Phys.ORG is among the most science-oriented outlets that inform about the new paper
by Pedro, Rasmussen, and Ommen published in Climate of the Past. The content of the paper is simple.
They looked at the Antarctic data between 17,000 BC and 9,000 BC (to help delayed readers of this blog in the year 3000 AD, I express the timing relatively to Jesus Christ instead of our humble present). The CO2concentration increases or decreases after the temperature does the same thing but the newly determined lag is just about 400 years instead of the figure 800 years we loved to repeat.
It’s still safely positive so that we know which change is the cause (temperature change, caused mostly by the Milankovitch cycles) and which change is the consequence (changes of CO2 due to the temperature-dependent ability of ocean water to store trace gases).
However, it’s also much shorter than we used to say. It means that the excess CO2 we are adding into the atmosphere disappears much earlier than those 800 years we used to promote. Based on the currently observed CO2 budget, it seems obvious to me that the excess CO2 in the atmosphere would be reduced e-times within 50 years or so, much shorter even than their estimate of 400 years. But the motion of CO2could have been slower when (and where) the Earth was cooler and less hospitable for life.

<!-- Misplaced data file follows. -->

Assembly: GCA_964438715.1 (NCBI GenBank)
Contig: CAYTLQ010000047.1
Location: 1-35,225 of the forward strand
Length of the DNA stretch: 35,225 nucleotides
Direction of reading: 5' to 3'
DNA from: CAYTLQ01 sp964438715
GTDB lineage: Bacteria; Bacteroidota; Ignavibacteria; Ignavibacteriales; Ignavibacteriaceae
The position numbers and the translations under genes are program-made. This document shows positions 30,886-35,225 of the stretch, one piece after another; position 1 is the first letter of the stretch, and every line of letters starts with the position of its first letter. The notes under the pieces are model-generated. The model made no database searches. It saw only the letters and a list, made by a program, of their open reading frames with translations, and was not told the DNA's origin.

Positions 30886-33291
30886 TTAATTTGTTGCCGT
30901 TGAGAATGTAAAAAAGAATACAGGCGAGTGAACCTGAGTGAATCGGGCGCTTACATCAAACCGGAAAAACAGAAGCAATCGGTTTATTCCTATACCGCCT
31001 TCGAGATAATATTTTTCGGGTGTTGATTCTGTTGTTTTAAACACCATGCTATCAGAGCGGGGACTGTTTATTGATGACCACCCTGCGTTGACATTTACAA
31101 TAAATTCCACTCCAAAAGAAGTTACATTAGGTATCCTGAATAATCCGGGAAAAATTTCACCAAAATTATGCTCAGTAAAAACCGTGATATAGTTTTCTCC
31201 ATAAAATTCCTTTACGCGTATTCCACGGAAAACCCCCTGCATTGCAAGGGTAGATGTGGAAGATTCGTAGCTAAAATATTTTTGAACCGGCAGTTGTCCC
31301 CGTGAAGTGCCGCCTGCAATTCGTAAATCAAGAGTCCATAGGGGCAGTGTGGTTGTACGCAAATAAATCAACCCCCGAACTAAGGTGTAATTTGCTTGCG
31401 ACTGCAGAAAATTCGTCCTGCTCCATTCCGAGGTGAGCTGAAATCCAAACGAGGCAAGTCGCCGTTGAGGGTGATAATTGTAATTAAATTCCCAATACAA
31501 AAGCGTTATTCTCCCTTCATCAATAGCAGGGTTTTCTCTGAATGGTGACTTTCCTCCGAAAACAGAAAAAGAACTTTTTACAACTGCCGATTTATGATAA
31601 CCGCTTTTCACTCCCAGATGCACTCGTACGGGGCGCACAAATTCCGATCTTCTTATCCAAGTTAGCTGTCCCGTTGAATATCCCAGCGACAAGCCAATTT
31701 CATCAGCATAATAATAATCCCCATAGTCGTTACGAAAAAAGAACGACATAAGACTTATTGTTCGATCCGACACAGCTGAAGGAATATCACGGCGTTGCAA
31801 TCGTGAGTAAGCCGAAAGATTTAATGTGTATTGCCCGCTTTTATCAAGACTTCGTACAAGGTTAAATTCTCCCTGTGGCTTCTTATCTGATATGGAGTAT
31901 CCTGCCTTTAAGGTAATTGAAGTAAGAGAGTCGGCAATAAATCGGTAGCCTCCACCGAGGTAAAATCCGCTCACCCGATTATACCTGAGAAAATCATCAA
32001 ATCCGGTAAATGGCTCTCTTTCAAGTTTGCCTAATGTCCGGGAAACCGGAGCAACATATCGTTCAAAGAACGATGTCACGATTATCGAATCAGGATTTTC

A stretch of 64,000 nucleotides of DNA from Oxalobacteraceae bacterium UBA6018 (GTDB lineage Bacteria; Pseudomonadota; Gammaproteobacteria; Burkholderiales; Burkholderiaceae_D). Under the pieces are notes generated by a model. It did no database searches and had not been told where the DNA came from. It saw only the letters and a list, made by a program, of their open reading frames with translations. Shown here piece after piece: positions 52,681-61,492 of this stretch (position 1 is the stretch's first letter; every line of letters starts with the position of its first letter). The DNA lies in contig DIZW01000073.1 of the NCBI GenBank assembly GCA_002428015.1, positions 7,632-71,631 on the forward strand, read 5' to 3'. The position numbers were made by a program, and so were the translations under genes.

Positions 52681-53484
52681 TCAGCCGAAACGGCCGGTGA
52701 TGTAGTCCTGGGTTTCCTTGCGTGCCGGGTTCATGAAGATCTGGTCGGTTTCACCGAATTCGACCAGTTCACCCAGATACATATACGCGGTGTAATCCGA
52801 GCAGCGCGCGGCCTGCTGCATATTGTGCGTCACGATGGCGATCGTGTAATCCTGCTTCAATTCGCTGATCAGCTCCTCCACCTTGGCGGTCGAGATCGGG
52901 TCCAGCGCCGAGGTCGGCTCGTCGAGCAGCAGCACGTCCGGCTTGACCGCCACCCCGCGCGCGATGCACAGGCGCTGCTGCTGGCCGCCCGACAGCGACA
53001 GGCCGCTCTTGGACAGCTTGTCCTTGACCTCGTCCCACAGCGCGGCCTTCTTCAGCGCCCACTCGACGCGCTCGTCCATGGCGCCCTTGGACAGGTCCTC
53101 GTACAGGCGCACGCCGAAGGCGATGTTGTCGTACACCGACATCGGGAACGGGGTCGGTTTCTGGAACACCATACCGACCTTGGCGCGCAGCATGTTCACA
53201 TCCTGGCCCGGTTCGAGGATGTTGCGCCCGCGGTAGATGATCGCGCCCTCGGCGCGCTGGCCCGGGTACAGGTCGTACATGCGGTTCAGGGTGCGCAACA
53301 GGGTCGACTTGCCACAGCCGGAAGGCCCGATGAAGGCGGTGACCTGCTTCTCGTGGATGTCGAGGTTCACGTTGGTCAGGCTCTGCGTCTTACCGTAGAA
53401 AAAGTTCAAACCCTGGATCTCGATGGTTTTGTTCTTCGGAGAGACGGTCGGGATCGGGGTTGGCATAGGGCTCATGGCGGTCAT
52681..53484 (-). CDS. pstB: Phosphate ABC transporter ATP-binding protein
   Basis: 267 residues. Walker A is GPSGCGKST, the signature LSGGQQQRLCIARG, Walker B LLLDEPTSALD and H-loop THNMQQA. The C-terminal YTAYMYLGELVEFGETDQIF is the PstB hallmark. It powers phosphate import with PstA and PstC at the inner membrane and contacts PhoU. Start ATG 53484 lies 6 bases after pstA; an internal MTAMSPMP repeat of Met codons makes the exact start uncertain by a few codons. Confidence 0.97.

(Again, it’s easy to calculate the 50-year figure. The amount of CO2 we are emitting would increase the CO2 concentration by 4 ppm a year. The actual observed increase is about 1.9 ppm in average. So it’s clear that Nature – oceans and the biosphere – are absorbing 2.1 ppm out of the excess CO2 every year. This absorption only depends on the elevated concentration because that’s the only thing that the oceans and plants “feel”. So it would continue even if we stopped all CO2 emissions. Consequently, CO2 would start to drop by 2.1 ppm a year although the decrease would be gradually slowing down. The current excess CO2, 393-280 ppm = 113 ppm or so, would be largely undone in 50 years or so. The CO2 concentration would quickly return to the level compatible with the equilibrium given the current interglacial temperatures – and it makes no difference whether you add the tiny man-made contribution to the interglacial temperatures or not. The modest warming arguably caused by CO2 would be undone in those 50 years, too.)